We were in Greenwich again last week for another family funeral and we are becoming quite familiar with this corner of London. This time we stayed at an Innkeeper’s Lodge at The Mitre, a classic old London city style pub with rooms upstairs right in the centre of the action next to St Alfrege’s church. We only had one full day and a half day for activities but we did arrive early enough in the afternoon of our travel day for Kate to quickly revisit her favourite clothes shop in Greenwich, “Meet Bernard”, and buy a new top.
Dinner that night was at a mediterranean style restaurant that turned out to be something of a local, family affair of somewhat variable quality at which almost none of the wait staff seemed to have sufficient command of English. (I think they must all have been from Barcelona). The consequence of which was that Kate ended up with a carpaccio dish with a lime, coriander and red onion dressing that she could not eat. Thank goodness for side orders of chips and char-grilled vegetables. As a result we played very safe on night number two at the Greenwich “Jamie’s Italian” where our waiter was an overly friendly “cheeky chappie” who kept calling us “guys” and telling us that he would “sort that out for us”. But the food was acceptable though I am definitely getting tired of Jamie describing everything on his menus as “incredible”. I’ll be the judge of that.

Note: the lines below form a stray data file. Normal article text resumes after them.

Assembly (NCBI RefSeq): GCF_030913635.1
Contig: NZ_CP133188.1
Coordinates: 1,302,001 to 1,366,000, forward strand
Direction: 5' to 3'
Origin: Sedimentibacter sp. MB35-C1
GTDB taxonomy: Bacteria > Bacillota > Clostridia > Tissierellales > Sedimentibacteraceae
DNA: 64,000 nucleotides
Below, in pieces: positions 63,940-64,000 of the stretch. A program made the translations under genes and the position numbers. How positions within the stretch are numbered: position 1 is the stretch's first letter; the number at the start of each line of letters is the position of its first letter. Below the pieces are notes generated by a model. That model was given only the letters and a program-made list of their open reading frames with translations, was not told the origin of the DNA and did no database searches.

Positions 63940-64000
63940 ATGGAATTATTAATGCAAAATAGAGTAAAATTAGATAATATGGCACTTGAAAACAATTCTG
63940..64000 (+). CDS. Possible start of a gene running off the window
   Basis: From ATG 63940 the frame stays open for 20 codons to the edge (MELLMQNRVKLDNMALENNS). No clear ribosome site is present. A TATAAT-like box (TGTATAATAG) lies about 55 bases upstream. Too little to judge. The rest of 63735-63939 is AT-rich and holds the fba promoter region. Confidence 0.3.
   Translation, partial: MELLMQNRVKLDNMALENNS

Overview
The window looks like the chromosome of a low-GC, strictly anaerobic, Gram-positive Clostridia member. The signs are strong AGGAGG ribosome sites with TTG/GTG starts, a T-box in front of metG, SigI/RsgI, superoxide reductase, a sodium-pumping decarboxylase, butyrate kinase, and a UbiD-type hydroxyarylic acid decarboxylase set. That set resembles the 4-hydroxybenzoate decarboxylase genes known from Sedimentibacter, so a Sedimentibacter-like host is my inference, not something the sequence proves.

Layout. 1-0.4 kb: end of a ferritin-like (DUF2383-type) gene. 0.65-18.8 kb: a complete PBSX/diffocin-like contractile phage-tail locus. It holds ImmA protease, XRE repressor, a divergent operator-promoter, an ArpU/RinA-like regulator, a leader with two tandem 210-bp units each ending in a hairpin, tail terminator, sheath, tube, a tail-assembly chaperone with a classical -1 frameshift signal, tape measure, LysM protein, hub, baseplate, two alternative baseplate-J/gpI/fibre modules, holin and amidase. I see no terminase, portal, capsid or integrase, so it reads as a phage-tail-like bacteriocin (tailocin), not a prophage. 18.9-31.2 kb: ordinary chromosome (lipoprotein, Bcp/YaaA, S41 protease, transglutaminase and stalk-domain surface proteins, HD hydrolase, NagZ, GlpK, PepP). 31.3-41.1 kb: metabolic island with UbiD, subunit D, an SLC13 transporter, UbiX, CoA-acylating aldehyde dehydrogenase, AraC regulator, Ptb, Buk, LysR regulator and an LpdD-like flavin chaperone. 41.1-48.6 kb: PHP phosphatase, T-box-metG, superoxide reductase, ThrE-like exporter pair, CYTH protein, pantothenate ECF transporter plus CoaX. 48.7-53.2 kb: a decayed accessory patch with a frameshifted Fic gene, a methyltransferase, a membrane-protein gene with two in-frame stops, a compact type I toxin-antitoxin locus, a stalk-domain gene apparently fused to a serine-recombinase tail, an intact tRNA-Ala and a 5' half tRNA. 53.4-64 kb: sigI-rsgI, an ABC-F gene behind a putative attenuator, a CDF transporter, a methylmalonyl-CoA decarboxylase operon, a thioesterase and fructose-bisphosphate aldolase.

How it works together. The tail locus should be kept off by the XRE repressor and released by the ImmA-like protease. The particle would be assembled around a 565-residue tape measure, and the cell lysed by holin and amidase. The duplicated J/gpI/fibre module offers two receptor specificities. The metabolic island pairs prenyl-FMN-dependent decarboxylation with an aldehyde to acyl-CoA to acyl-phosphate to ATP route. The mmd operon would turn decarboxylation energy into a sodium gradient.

So where does Veblen come into all this? Well one reason that we stayed at Greenwich again was so that we could visit Eltham Palace, home of the Courtaulds, and The Red House, home of the young William Morris. Whilst the latter is an expression of high artistic and spiritual idealism the former is surely a wonderful expression of Veblen’s “Theory of the Leisure Class” and the concept of “conspicuous consumption”.
Morris was only 24 years old when he commissioned William Gibbs to work with him in creating The Red House and he would invite all his pre-Raphaelite chums down to help him decorate the interior and the furnishings making sure that there was always something for everyone to do even if they had no special talent for painting or design. However Morris was soon forced to sell the house when the bottom fell out of the copper market and his private wealth dried up.
Stephen Courtauld, on the other hand, was the scion of the Courtauld family that had made and continued to make (inventing rayon) a vast fortune in the textile manufacturing trade and was always free to indulge his many interests and desires. Although he was an investor in Ealing Film Studios beyond putting money into the venture his main contribution appears to have been to host private viewings of new movies, as they were produced, in the drawing room seen here.